The writer first saw Milan in the early 1970s at a weekly seminar held in the Lighting Research Laboratory at Nela Park, the headquarters of GE Lighting. At that time he was Assistant Professor at Case Western Reserve University. He presented the speech that day on the subject of tungsten. I had never heard anyone before who knew his subject to such a depth as did Milan. He displayed charisma even with what some might call a rather dull subject. It was almost impossible to forget the speech he gave that day. One of my colleagues, Jeanette Cooper, had the habit of sitting at the back of the conference room. Every Monday after the seminar speech had ended she was present to ask probing questions of the speaker. Her questions were always formidable and I often felt sorry for the speaker when the barrage took place. In the case with Milan, however, the depth of knowledge of his subject and his enjoyment of the challenge to answer questions simply made the entire seminar that much more enjoyable.

An impressive event occurred for the writer sometime later when Milan "took on" about 150 chess players in the walkway of the Severance Shopping Center in Cleveland Heights, Ohio. I was present to watch part of the contest. The contestants were seated at tables that were arranged in a rectangular shape. Milan was inside this area moving quickly from one opponent to another. His moves were made in a matter of seconds. He was on his feet for eight hours in that competition. It is reported that he tied three, lost one and won the rest of the games. His deep knowledge of the game, charm and outgoing manner were apparent as he pursued the challengers.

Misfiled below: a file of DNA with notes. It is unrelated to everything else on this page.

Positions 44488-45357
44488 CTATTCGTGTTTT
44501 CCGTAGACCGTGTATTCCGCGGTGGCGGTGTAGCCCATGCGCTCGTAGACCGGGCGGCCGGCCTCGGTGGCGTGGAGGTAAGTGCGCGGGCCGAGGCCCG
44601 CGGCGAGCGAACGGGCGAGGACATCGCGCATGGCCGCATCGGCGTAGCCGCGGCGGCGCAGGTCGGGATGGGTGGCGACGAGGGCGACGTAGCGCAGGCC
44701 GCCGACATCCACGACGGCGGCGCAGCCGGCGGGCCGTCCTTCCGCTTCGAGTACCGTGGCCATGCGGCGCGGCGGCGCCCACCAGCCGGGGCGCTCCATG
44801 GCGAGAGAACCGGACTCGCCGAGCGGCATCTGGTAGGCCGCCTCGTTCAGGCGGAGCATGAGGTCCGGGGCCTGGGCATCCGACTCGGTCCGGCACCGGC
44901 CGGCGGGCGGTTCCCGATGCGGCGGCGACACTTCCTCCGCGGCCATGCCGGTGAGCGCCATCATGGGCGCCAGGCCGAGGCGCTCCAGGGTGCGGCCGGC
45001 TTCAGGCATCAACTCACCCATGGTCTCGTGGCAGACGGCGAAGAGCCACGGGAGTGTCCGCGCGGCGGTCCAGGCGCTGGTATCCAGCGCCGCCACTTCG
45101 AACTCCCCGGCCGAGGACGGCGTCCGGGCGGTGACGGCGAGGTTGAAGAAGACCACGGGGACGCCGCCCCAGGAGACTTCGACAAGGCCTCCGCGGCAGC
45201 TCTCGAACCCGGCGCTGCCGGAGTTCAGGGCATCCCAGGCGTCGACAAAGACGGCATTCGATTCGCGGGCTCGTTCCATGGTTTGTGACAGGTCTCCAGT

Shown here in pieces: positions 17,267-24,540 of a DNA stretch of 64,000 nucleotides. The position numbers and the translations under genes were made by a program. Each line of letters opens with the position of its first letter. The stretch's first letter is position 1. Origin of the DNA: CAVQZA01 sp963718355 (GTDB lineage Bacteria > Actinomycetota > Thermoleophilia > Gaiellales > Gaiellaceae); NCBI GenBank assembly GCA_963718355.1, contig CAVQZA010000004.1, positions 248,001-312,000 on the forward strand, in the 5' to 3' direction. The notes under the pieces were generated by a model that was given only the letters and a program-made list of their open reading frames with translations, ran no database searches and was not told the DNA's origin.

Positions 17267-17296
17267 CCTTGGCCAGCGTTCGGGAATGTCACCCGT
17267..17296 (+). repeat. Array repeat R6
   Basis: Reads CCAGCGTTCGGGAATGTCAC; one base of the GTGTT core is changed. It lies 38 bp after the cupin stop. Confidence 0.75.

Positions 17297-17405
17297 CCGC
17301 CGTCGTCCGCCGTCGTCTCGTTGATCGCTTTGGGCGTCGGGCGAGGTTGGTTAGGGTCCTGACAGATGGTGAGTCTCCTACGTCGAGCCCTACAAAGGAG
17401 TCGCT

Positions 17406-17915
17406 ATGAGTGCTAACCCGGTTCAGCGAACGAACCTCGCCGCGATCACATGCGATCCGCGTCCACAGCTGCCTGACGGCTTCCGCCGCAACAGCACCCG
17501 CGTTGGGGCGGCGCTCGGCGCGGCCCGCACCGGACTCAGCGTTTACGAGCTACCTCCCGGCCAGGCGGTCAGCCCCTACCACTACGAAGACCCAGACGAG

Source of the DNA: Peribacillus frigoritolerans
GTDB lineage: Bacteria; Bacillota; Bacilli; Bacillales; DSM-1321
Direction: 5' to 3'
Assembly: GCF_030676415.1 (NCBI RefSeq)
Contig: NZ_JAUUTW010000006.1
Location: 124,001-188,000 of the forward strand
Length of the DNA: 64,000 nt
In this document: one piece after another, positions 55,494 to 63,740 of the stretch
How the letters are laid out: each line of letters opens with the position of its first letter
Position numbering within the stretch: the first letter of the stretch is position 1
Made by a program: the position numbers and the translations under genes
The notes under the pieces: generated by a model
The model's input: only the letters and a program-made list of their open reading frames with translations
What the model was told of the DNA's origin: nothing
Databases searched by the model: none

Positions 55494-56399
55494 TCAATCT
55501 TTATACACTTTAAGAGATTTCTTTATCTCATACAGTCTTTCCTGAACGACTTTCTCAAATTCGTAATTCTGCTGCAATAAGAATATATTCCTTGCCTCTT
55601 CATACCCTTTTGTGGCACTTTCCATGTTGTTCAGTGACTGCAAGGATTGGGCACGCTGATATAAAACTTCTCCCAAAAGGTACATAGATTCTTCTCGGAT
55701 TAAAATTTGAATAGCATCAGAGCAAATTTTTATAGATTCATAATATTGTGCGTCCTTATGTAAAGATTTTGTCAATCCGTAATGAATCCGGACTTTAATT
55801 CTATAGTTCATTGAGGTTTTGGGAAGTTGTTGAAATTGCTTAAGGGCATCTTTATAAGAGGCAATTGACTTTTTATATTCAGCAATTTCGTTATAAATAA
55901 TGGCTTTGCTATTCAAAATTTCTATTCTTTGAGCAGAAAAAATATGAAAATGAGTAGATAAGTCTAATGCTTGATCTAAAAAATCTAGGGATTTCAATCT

An example of the essence of the man was brought home to me in September of 1992 when I stopped at his office in Nela Park. After his usual gracious manner of greeting, he told me that he had written a book about incandescence and that he wanted to present a copy to me. Inside the cover he wrote a dedication, thanking me for all the work I had done which helped to make his book possible. It was a humbling experience because I knew that my writings were insignificant compared to his. That was the nature of the man. In many respects it might be said that he was a paragon, not only in chess and science, but also in his human makeup.